4. Follow up is essential to guard against relapse and to make sure that there is improvement. If there is not, and the overused medication is withdrawn entirely for at least six weeks, then the diagnosis is wrong. At this stage refer to a specialist.

Note: For patients over the age of 55 years, a CRP and an ESR test should be requested to help exclude temporal arteritis, which can mimic medication-overuse headache.

Avoiding medication-overuse headache

The main way to prevent medication-overuse headache is to prevent medication overuse. When a patient presents with headache, but is not in the category of chronic headache syndrome, it is essential to warn them about the risks posed by excessive analgesic and triptan treatments. Consider avoiding the use of codeine, dextropropoxyphene or opioids for any headache. Patients whose headache is severe enough to require these medications, should be considered for headache prophylaxis.

Continuing to prescribe more and more analgesics, particularly those with addictive potential, without educating patients about the correct use of medications may promote medication-overuse headache.

Withdrawal symptoms

Withdrawal symptoms which may be physical and psychological may last between two to ten days and include withdrawal headache (which initially may be worse than the medication-overuse headache), nausea, vomiting, hypotension, tachycardia, sleep disturbances and anxiety.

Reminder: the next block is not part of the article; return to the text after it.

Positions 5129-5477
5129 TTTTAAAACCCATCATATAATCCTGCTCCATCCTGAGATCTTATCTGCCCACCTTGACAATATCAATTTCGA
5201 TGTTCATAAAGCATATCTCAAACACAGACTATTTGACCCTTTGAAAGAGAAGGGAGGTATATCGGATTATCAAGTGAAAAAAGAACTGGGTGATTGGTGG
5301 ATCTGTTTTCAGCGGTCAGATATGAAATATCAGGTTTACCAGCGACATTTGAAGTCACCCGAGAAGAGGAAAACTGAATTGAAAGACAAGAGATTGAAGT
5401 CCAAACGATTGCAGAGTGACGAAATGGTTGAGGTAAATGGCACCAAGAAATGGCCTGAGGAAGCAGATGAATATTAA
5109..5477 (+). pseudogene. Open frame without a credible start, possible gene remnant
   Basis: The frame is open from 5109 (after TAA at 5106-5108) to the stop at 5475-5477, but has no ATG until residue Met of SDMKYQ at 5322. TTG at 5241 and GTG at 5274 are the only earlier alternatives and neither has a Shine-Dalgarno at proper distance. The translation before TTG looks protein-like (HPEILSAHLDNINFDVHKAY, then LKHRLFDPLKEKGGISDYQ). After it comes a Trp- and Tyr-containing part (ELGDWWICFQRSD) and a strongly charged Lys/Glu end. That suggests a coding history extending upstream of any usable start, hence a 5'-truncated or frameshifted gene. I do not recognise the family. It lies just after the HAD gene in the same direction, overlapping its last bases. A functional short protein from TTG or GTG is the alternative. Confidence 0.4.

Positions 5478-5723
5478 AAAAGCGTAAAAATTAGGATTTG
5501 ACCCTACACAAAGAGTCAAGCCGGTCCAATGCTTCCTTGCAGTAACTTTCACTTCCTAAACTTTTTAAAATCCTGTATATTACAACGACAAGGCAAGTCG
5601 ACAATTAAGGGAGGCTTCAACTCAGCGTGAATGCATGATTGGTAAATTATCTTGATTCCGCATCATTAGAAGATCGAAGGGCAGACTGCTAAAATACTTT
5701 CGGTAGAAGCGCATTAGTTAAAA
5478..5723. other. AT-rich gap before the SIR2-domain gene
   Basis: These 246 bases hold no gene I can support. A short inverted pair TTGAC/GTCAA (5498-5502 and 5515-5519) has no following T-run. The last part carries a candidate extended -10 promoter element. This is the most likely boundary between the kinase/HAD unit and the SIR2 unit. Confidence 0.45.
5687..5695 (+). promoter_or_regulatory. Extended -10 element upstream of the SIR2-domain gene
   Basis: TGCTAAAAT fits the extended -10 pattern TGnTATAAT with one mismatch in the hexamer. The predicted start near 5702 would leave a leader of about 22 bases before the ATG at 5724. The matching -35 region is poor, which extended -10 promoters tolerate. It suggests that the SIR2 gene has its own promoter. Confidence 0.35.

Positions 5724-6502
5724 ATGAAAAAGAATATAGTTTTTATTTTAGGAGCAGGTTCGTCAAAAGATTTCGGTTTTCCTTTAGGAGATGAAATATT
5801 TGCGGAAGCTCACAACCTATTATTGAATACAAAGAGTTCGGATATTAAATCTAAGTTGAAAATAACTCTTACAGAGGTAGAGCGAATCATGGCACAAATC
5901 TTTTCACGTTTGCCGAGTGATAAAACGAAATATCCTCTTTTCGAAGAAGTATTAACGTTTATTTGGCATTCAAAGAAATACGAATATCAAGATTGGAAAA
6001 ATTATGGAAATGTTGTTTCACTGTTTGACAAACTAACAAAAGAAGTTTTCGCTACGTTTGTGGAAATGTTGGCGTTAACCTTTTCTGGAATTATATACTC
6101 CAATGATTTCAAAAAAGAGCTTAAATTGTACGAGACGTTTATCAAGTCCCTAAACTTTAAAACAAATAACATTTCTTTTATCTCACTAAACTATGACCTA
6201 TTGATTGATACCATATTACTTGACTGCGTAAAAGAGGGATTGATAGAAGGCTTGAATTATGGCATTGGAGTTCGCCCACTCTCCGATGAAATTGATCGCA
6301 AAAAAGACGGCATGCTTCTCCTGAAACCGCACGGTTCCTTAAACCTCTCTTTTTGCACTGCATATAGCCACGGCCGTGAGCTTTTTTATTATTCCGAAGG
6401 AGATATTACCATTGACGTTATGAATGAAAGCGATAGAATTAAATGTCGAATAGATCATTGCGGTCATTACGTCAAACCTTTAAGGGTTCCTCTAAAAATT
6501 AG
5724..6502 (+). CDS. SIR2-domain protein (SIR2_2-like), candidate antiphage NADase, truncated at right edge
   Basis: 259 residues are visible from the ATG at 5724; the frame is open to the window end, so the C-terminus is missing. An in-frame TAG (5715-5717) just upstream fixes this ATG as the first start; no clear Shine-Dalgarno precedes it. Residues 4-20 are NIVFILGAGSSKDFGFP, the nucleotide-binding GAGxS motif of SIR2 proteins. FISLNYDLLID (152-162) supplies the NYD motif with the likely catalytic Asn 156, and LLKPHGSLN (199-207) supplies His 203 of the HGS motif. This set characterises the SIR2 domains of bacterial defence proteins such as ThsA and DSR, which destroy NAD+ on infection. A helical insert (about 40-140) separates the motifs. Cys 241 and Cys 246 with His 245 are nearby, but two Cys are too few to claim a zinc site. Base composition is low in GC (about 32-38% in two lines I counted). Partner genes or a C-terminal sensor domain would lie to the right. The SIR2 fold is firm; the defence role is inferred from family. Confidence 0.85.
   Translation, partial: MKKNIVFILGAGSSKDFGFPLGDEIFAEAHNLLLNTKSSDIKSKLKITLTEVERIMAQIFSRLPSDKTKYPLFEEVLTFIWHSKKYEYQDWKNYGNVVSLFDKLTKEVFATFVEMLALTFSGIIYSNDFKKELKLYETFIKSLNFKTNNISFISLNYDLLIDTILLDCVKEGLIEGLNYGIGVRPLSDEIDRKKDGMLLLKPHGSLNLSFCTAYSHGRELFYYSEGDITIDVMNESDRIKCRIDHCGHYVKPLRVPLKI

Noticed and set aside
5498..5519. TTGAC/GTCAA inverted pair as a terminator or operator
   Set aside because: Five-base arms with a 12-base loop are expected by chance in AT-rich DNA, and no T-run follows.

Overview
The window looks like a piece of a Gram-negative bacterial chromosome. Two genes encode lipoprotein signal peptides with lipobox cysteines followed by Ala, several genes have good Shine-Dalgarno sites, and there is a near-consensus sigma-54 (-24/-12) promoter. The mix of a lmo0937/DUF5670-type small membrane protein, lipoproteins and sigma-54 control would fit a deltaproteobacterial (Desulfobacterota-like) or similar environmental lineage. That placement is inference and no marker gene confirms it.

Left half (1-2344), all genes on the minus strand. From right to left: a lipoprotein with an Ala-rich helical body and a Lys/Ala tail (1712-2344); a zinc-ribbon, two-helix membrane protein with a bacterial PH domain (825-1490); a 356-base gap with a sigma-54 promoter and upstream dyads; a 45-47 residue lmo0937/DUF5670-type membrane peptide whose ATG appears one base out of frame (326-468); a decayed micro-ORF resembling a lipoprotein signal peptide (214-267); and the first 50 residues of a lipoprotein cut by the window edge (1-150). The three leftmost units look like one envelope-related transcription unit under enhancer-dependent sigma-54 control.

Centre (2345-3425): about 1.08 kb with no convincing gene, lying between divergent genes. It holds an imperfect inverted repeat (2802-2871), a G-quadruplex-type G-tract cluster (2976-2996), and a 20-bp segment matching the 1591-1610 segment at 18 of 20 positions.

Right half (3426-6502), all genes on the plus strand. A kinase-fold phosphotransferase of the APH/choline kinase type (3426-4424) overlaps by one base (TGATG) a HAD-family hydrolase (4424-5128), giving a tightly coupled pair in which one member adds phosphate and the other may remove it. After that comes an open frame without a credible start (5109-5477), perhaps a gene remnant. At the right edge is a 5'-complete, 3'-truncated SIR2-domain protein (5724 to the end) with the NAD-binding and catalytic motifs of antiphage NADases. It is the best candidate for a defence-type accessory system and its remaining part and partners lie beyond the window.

Management of withdrawal symptoms

Many people with medication-overuse headache are able to manage withdrawal without additional assistance. However treatments to ease withdrawal may include fluid replacement, TCAs and steroids. For patients with severe withdrawal headache, analgesics may be required, but firm limits on use must be set, e.g. regular naproxen 500mg twice per day for two to three weeks only.

Study results have differed, however a short course of 60-100mg prednisone for five days may be effective in reducing the duration of withdrawal headache.20,21 Even though this is a short course of prednisone, at this dose tapering is recommended, e.g. decreasing by 20mg per day until finished. If withdrawal symptoms are intolerable, consider referral for hospital treatment.

Patient education is important

The greatest risk of relapse is within the first 12 months after withdrawal.3,16

Patient education is important to initiate withdrawal and to reduce the risk of relapse. Encouraging and supporting the patient towards their goals and appropriate follow up is necessary. Behavioural techniques such as relaxation therapies and stress management have been shown to enhance outcome over drug treatment alone.16

Further reading

BPJ 7 (August 2007) - Avoidance, recognition and management of medication overuse headache

A recent comprehensive clinical summary “Medication overuse headache” is available at Medlink neurology: (subscription required)